Dorothy May Gregory died of a cardiac arrest at her home in West Tisbury on August 18. She was 76.

She was born in Fort Covington, N.Y. on June 6, 1945. Her parents had met on the Queen Elizabeth II, heading to war in Europe. She was named for her mother, who served as a nurse. Her father worked with the Veteran’s Administration and oversaw his chicken farm. She grew up the eldest of seven children in Peru, N.Y.

Growing up, she knew of Pat Gregory because of sports; their high schools were rivals. In those days, her auburn hair was often worn in long braids and she loved to play ragtime on the piano.

On their first date, in college, Pat dipped Dorothy down and kissed her. They fell in love instantly and forever.

Dorothy received her bachelor’s degree in nursing from State University College of New York. Work in a psychiatric ward filled her with horror and compassion. Mental health was an interest of hers long before it was something talked about in regular company.

Pat and Dorothy married weeks after college graduation. They moved to Hawaii and took endless home movies of Pacific waves as there was no ocean in the Adirondacks.

In 1971, Dorothy sat with her little daughter, Shannon Patricia, at the Vineyard Haven harbor while Pat interviewed for a job at the Tisbury School. Neither of them had known Martha’s Vineyard was an island, but they liked the feel of the Vineyard and it became home.

Each summer they ran Camp Monomonac in New Hampshire. In 1976, her son, Timothy Patrick, was born during a Camp Monomonac summer. His birth was announced to applause; campers raised plastic cups of bug juice to celebrate the new baby.

As a mother, she made the best chocolate eclairs for 4-H meetings and sewed many Halloween costumes. She had an eagle eye for a sick child and was a firm believer in “mental health days.” She recognized that sometimes a soft-boiled egg and a day on the couch were just what was needed.

She made short work of the New York Times crossword puzzle and knew her way around a Scrabble board, but she never could understand The Far Side cartoons. This left her family laughing during their fruitless attempts to explain them.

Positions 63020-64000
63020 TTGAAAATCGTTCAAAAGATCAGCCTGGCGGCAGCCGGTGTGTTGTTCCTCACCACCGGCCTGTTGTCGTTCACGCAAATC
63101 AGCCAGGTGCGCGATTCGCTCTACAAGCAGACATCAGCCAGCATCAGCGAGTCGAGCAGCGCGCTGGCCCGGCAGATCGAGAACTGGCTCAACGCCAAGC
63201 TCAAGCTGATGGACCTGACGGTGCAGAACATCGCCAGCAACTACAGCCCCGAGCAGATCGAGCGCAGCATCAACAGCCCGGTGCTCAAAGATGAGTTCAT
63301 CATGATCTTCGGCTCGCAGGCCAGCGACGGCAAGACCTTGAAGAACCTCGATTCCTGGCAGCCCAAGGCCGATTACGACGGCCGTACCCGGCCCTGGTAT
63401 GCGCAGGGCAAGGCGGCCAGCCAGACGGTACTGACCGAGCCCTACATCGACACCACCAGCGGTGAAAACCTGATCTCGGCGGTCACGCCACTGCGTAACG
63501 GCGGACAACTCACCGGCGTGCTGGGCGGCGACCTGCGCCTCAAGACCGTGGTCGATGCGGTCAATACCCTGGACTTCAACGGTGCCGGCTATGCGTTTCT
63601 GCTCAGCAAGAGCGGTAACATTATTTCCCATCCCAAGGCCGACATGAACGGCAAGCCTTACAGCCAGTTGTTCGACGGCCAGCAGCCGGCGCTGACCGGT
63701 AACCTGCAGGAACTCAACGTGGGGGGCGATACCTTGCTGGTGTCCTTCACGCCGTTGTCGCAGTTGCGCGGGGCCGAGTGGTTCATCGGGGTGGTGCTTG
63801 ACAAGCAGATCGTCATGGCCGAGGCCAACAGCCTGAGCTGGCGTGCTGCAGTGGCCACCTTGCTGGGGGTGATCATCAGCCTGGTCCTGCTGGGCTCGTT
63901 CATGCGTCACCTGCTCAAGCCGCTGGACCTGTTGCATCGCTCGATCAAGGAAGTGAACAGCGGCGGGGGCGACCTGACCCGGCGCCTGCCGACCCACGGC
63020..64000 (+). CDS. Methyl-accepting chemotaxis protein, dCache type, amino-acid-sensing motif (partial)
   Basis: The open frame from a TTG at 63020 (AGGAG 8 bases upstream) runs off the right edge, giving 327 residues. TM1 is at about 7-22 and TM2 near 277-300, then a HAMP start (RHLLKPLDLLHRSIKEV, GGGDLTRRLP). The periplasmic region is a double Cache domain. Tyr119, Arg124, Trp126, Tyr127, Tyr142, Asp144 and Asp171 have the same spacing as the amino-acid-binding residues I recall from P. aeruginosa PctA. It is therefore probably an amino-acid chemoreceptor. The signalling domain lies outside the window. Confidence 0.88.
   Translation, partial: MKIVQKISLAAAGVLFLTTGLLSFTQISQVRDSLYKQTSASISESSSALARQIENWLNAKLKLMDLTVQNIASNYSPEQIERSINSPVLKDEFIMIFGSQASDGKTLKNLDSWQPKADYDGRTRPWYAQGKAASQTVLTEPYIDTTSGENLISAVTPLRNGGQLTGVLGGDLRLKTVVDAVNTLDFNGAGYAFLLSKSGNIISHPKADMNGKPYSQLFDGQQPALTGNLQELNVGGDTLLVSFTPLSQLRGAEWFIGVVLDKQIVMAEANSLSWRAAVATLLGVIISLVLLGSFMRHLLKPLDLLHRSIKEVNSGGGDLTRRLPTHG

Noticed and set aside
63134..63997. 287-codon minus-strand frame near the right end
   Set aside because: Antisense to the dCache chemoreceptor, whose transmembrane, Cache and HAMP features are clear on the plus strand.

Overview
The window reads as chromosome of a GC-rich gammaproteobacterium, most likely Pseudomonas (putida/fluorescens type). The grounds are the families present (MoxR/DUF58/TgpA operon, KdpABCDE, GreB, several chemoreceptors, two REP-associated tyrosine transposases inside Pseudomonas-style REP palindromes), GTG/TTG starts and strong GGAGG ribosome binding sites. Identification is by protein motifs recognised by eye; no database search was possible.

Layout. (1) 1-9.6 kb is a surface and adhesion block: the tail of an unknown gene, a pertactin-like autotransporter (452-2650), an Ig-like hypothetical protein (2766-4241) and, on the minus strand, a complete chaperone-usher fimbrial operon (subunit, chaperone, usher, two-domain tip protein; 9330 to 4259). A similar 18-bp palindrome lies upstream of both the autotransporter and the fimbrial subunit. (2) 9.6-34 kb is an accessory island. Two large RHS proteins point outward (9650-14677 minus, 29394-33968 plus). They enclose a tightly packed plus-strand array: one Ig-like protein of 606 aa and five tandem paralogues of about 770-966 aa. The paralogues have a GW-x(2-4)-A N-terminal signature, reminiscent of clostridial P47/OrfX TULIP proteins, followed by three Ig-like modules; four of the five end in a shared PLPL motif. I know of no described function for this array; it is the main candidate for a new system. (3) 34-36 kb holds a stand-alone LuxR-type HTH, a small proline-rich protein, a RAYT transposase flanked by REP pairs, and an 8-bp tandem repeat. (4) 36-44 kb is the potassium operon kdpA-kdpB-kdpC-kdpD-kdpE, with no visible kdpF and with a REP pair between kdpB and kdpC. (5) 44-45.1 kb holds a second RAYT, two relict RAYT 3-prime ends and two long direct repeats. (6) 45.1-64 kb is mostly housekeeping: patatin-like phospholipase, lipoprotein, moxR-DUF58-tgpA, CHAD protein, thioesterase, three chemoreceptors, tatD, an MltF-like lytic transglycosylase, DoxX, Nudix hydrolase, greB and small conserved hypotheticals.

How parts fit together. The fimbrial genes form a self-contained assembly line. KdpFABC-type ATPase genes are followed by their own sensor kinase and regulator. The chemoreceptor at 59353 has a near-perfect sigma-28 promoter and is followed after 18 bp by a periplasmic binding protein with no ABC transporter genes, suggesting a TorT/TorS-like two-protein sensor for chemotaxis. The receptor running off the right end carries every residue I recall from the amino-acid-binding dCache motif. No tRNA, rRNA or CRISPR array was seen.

In the early 1980s, Dorothy and Pat started Educomp. Dorothy worked evenings at the hospital while Pat tried to figure out how to merge education and computers profitably. Art and office supplies were added to the mix and Educomp was born. She often said Educomp was like her third child.

In 1987, the store moved to the brick building on Main street in Vineyard Haven. She was proud of the supportive, family atmosphere that she and Pat helped create among staff. She didn’t sing her own praises or like to be singled out for attention. But behind the scenes, she was the quiet strength and organization that held things together in work and family.

After her grandchildren Jack and Bess were born, Dorothy was rarely called by her first name. She became Maysie to anyone associated with her grandchildren. Recently, she loved hearing her third and youngest grandchild, Jules, tell stories over the phone during Covid.

The years without Pat by her side were different but Maysie was buoyed by her family, book club, sisters’ weekends, old friends, and our supportive, caring Island. She found comfort in solitude, able to be alone without being lonely. Sunday nights were spent eating dinner with family and hearing the latest from her grandchildren.

She is survived by her daughter, Shannon Gregory Carbon of Edgartown; her son, Timothy Patrick Gregory and partner Chelsea Vandenameele of Port St. Lucie, Fla.; grandchildren Jack and Bess Carbon and Jules Gregory; as well as all six brothers, sisters and their spouses, along with many nieces and nephews.

She was predeceased by her mother, Dorothy May Lacombe; her father, Ignatius Pierre Lacombe; and her beloved husband, F. Patrick Gregory.

Donations can be made in her name to The National Association of Mental Illness (NAMI), Vineyard House, Martha’s Vineyard Community Services, or a charity of choice. A private celebration of her life is being planned for this fall.